Are you currently in education unsure of what to decide to do with your future? Are you great with people, highly organised and have an interest in construction? If so, Project Management may well be the career path for you. You may have wondered what you need to do in order to become a Project Manager or not know what the first steps to take are, so we spoke to Project Manager Matt Brennan and Associate Director Mark Parker about how they became Project Managers here at Walker Sime, and what skills and experience are essential to succeed.
Matt Brennan (left) and Mark Parker (right).
Matt, how did you end up becoming a Project Manager here at Walker Sime?
Matt: Studying Architecture at college and progressing to Nottingham Trent University where I studied Building Surveying, I opted to complete a placement year in order for myself to obtain experience within the industry, prior to graduating. Searching various job websites and utilising university contacts, I managed to attend various interviews for Building Surveying roles but gradually realised that this area of the construction industry wasn’t for me. After speaking to my lecturer about this, he suggested a Project Management role would suit me better and it was running around a football pitch later that day where one of my team mates suggested speaking to a certain Derek Walker as Walker Sime were intending to grow a Project Management team. After a successful interview I joined as a Trainee Project Manager into a team of 4 PM’s, completed my placement year and returned back to University to graduate with a First Class Honours and accepted the offer to return to Walker Sime as an Assistant Project Manager and regroup with a team of 12 PM’s.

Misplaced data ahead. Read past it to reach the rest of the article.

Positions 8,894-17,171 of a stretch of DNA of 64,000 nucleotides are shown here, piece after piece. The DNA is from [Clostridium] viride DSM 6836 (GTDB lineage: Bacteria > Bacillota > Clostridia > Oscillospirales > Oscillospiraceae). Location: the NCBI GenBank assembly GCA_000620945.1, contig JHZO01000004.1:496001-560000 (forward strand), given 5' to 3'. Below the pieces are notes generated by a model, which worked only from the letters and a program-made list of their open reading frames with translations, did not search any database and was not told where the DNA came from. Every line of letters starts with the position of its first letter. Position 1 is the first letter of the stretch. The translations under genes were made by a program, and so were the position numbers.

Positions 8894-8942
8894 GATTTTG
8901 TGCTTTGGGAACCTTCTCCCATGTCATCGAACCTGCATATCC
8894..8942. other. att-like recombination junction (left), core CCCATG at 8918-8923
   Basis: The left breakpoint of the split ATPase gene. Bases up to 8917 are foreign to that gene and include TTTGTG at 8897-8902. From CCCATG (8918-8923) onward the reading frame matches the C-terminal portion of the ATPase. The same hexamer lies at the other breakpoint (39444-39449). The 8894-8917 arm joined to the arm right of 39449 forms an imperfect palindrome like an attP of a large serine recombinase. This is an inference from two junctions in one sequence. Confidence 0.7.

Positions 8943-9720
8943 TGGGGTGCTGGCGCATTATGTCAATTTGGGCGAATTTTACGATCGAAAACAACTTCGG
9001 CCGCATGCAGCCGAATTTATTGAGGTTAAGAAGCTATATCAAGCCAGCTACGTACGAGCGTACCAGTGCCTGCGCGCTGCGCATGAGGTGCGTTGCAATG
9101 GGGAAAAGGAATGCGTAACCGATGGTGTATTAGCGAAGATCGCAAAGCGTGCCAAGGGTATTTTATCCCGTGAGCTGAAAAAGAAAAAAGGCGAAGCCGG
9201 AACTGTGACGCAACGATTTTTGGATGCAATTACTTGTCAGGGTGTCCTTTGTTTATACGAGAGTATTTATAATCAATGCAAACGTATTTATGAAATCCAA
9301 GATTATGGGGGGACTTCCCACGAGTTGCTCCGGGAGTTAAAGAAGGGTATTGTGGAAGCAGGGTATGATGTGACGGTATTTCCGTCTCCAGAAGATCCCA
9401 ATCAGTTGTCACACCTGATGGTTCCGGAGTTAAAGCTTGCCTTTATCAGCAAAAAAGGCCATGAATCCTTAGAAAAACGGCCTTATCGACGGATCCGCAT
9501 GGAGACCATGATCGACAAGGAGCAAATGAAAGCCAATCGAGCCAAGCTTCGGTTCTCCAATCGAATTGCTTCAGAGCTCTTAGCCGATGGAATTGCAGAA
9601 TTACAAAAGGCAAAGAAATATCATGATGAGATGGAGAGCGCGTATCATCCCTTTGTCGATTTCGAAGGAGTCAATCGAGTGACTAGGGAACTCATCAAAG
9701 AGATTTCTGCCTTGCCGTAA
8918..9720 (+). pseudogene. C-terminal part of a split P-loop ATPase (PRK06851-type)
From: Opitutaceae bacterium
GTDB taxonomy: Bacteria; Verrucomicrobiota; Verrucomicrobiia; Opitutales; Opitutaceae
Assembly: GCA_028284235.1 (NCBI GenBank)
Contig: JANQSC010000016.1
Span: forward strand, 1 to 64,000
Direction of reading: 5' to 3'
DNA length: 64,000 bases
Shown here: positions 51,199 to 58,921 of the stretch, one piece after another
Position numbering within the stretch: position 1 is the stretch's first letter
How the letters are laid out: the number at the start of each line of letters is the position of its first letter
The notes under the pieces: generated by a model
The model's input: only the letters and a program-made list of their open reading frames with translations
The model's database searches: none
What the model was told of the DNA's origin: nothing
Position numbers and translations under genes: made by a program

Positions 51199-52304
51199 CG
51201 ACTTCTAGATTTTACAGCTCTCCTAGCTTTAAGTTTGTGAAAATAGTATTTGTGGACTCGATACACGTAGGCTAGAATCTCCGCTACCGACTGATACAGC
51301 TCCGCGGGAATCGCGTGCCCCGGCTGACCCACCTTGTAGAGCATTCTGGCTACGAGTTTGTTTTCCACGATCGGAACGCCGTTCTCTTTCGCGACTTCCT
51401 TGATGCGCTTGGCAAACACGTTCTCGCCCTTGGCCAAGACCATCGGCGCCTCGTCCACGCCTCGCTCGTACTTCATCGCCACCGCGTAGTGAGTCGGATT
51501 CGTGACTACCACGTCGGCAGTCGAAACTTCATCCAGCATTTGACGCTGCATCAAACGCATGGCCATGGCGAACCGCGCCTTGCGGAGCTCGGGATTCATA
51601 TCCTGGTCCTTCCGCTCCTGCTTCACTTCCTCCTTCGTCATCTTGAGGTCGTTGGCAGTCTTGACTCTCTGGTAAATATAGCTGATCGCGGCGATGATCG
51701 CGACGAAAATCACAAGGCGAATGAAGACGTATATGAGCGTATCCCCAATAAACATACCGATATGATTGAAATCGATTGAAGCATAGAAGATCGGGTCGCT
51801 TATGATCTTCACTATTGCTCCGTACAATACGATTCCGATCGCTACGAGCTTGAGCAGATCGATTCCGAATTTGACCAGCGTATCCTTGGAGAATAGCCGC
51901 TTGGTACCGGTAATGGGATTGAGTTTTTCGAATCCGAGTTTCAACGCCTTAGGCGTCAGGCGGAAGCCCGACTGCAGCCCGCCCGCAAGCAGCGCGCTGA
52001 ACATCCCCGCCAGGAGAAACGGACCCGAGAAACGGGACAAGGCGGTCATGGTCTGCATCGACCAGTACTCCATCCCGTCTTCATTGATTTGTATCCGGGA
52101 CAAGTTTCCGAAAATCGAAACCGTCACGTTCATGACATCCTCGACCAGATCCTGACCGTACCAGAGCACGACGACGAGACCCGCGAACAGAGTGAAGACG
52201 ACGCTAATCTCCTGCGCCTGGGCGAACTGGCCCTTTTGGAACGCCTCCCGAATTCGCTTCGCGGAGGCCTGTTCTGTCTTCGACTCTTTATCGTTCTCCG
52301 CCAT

What is your favourite part about the job?
Matt: Making a difference! By successfully carrying out the Project Management role, I can now say I am taking part in building the future of the North West. Whether that is building a hotel, a leisure centre, an office space and even a home! I love the fact that we drive the team to construct developments that will be around to facilitate the next generation for years to come.
Working closely with fantastic Client’s on challenging projects both on and off site, I’m beginning to influence projects rather than just taking part. Finally, I like the organisation and structure we have at Walker Sime provide, in order to ensure the team runs efficiently and pro-actively.